Jay Griffith's senior project is going to be sweet -- literally.

Jay Griffith's senior project is going to be sweet -- literally.

The New Albany High School senior plans to learn how to make maple syrup straight from the tree for his science alternative senior project.

"Everything today is becoming more and more reusable," Griffith said. "You need to be sustainable. I'm not really going to grow crops, but making maple syrup is fun and natural."

Griffith said he chose his project primarily because it seemed fun, but he said he thinks he'll learn an unusual and valuable skill in the process.

"Me and my sister were sitting there, and we were trying to think of something that would be fun," Griffith said. "I wanted it to be something I still would enjoy, and we tossed around a couple of ideas, and maple syrup came up. We thought it was really fun -- an actual project and something I would enjoy doing."

Thus far, Griffith, who plays varsity soccer and lacrosse at NAHS, said he is in the research phase and has learned about how maple syrup actually is produced.

"Right now I'm trying to figure out what all I need to do and when the season is I need to tap," he said. "It's really in depth with the sugar content per molecule."

He said trees usually are tapped for their sap in late winter or early spring, when the high temperature is about 50 degrees during the day and 20 degrees at night.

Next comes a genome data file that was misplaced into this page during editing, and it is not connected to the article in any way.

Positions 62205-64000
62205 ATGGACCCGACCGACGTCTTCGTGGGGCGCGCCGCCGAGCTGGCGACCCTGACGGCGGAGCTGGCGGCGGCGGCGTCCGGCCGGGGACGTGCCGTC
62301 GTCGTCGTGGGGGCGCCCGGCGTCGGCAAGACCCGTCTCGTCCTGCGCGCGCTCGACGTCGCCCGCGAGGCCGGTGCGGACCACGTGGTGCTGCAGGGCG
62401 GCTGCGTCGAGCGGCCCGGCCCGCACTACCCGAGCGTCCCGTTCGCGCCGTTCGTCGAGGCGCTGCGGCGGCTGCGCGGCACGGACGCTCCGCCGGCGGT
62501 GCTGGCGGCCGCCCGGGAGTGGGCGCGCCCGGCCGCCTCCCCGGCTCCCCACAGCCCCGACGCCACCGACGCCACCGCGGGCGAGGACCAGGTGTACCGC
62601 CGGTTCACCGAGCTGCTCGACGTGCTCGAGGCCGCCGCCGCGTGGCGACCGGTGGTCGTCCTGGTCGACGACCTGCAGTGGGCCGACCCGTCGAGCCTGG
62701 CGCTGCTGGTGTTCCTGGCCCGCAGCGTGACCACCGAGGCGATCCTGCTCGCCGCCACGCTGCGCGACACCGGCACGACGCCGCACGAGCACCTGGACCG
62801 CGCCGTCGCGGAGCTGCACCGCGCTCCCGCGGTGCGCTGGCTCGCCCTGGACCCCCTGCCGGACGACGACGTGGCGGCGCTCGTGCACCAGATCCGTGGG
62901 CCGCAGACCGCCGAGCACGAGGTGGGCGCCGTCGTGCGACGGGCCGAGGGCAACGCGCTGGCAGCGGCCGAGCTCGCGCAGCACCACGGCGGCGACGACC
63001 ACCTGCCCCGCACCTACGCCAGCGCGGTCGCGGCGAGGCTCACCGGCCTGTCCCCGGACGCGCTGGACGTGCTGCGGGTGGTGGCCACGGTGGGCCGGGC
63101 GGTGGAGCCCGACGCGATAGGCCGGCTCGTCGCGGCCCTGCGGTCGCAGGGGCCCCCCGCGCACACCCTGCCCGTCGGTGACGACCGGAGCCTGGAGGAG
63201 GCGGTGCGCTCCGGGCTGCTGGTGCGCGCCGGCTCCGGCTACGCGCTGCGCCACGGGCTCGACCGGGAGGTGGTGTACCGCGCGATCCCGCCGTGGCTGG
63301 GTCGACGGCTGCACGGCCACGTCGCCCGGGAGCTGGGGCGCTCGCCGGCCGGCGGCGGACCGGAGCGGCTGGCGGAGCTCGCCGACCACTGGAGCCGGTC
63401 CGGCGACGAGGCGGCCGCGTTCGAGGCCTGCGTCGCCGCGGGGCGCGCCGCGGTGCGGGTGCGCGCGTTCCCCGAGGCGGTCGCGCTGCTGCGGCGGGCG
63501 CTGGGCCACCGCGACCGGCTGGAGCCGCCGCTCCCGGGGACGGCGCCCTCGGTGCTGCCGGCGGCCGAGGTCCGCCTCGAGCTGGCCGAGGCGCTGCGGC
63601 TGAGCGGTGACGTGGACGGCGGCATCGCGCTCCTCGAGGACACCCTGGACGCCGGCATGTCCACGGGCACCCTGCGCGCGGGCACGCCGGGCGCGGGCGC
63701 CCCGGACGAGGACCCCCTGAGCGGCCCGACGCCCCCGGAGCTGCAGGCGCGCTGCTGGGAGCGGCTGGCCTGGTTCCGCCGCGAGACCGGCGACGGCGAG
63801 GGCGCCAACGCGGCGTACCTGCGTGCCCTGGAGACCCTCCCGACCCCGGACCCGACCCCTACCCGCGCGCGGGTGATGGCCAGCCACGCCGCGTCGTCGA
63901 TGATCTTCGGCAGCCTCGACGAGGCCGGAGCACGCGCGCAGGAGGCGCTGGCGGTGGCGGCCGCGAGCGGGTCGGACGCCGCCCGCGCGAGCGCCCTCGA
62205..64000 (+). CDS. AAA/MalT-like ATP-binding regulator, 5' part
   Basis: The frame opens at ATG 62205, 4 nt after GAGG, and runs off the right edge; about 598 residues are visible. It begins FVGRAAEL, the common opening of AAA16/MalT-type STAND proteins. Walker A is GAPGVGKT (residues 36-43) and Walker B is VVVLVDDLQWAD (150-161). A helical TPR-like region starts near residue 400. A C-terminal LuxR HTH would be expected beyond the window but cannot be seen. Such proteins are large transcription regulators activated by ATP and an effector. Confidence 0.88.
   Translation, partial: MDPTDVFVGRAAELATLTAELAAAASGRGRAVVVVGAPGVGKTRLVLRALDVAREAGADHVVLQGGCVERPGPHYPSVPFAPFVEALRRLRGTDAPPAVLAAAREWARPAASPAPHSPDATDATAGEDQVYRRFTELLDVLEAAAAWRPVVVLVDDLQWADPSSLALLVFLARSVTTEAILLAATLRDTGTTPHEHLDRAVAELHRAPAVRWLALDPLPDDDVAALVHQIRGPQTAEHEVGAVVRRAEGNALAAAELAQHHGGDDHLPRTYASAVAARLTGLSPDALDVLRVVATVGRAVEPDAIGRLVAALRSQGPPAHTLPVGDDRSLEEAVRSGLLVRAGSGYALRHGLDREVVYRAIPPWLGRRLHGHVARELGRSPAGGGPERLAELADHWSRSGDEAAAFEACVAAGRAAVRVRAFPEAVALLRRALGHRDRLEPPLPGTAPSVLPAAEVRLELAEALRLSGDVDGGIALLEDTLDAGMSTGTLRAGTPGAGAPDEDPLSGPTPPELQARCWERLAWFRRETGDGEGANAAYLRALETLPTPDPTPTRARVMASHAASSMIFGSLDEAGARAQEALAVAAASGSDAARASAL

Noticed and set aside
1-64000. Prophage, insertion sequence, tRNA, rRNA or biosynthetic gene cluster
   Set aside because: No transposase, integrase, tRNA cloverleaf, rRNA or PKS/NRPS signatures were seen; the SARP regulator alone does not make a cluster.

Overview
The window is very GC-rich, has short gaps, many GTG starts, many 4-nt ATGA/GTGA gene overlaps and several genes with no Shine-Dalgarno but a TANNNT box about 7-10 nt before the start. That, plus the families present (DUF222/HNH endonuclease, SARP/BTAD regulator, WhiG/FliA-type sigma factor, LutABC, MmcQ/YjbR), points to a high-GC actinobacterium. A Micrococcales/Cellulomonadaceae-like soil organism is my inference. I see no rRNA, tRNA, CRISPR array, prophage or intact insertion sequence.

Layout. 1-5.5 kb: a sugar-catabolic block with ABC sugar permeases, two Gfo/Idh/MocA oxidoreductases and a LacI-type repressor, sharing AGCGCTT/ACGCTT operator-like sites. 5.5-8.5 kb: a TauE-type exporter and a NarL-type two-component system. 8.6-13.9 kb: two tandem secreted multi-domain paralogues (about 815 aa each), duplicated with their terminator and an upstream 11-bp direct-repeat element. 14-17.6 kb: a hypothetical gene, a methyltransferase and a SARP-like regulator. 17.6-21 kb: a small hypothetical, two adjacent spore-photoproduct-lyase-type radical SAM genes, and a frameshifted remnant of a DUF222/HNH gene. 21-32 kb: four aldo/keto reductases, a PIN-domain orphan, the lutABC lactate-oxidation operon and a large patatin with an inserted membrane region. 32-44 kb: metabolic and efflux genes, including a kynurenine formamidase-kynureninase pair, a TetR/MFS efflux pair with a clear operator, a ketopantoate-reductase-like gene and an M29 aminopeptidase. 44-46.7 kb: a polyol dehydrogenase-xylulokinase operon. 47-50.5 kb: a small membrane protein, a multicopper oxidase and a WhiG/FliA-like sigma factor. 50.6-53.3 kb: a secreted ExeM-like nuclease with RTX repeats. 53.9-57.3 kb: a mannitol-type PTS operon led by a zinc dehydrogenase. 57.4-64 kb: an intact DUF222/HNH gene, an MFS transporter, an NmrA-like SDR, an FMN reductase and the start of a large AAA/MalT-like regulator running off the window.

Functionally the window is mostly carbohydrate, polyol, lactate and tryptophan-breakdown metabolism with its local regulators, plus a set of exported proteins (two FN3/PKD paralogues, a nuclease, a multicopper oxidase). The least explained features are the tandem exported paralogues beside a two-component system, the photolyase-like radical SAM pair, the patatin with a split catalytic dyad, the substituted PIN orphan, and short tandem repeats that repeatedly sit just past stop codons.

"The sap needs to start moving in the tree for it to run," Griffith said.

He also said it takes about 40 gallons of sap to produce one gallon of maple syrup.

Griffith said he plans to tap about six trees and possibly produce about 100 gallons of syrup by the end of his project in May.

He said he is going to tap either the trees in Swickard Woods or on his family's 35-acre property in the Hocking Hills.

He plans to buy the tap but make the barrel and hosing himself in keeping with the environment-friendly approach to his project.

"I'm going to try to reuse a lot of stuff," he said. "I don't want to purchase much of it. It would completely go against the environment."

He said he isn't entirely sure what he's going to do with his sticky, finished project but said he definitely plans to eat a lot of it.

Griffith, who intends to major in a science or business in college, said he is bouncing around some ideas and thinks he might hold a pancake breakfast for some of his classmates and even make some maple candy.

"I like syrup," he said.